Reality Boy by A.S. King Review

Reality Boy

Reality Boy by A.S. King

Published Little Brown 2013

Genre: Young Adult Contemporary

Format: Hardback from the library

Buy this book: AmazonBarnes & Noble

b38bc-coollogo_com-221351400Gerald Faust knows exactly when he started feeling angry: the day his mother invited a reality television crew into his five-year-old life. Twelve years later, he’s still haunted by his rage-filled youth—which the entire world got to watch from every imaginable angle—and his anger issues have resulted in violent outbursts, zero friends, and clueless adults dumping him in the special education room at school.

Nothing is ever going to change. No one cares that he’s tried to learn to control himself, and the girl he likes has no idea who he really is. Everyone’s just waiting for him to snap…and he’s starting to feel dangerously close to doing just that.

In this fearless portrayal of a boy on the edge, highly acclaimed Printz Honor author A.S. King explores the desperate reality of a former child “star” who finally breaks free of his anger by creating possibilities he never knew he deserved.

029c6-coollogo_com-9181998This is my first A.S. King book and really the only thing I knew about her writing was that this would be really dramatic and have  some very interesting characters, both of which it lived up to. The point of this story is to talk about the bad things behind reality television shows, something that I have been thinking about since reading The Hunger Games. It’s got the same message, just in a more realistic setting to our day. The premise of this reality show is one of those nanny shows that I have never watched, but I’ve seen little glimpses of through commercials. And I’ve never really liked them.

Gerald is a very disturbed child and his story is written beautifully. It’s a great story. The way that he is told is really stunning. I wonder how much research A.S. King did to figure out how to write that type of story. I wouldn’t know if it was accurate, but I would probably imagine that this is what it was really like. But I’m not sure about that. The parts that I didn’t like were the side characters, particularly his friends. Hannah was really annoying and I hated her when she was on the page. I felt like she was a bad influence on Gerald, like he could have overcome his problems without her. And she spent way too much time sulking about being the ‘junkman’s daughter.’ That could have been a good storyline, but it just wasn’t developed enough. It was the same with Joe Jr. He just didn’t seem to flesh out enough through the book. My favorite part of the story was definitely his family relationships. I liked Lisi, but I hated his other sister and his mother. It was just so annoying to see them act like that, but I really wish we had a reason for why they did.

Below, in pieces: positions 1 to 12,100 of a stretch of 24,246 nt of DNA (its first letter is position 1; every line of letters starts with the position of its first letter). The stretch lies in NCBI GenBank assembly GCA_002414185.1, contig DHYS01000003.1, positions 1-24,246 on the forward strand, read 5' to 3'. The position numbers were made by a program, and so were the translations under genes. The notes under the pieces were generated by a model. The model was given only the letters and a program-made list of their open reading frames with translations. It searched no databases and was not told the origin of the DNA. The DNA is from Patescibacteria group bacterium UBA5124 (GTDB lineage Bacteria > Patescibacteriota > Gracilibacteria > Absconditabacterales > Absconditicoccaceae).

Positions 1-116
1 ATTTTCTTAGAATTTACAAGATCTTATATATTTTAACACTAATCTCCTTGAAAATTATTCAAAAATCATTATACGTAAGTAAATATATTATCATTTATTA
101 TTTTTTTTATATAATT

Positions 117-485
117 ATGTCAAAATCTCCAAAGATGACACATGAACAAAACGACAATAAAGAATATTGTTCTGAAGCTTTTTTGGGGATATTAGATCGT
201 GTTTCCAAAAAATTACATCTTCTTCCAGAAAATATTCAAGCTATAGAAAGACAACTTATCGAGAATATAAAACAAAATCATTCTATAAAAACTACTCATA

The story was good and well paced. I really like Gerald’s voice and the way he told the story too. The little flashbacks between the present day and old episodes of his reality television show were really interesting. I liked how the story ended, but now what it took to get there. Other than that, I really liked the plot and the message behind it. It didn’t drive home the anti-reality television as much as other books that I have read, and I think that was mostly because of the lack of explanation.

Overall, this book was okay. I really liked the depth of the family relationships and the uniqueness of Gerald’s story, but I wish there was more explanation and developed minor characters.



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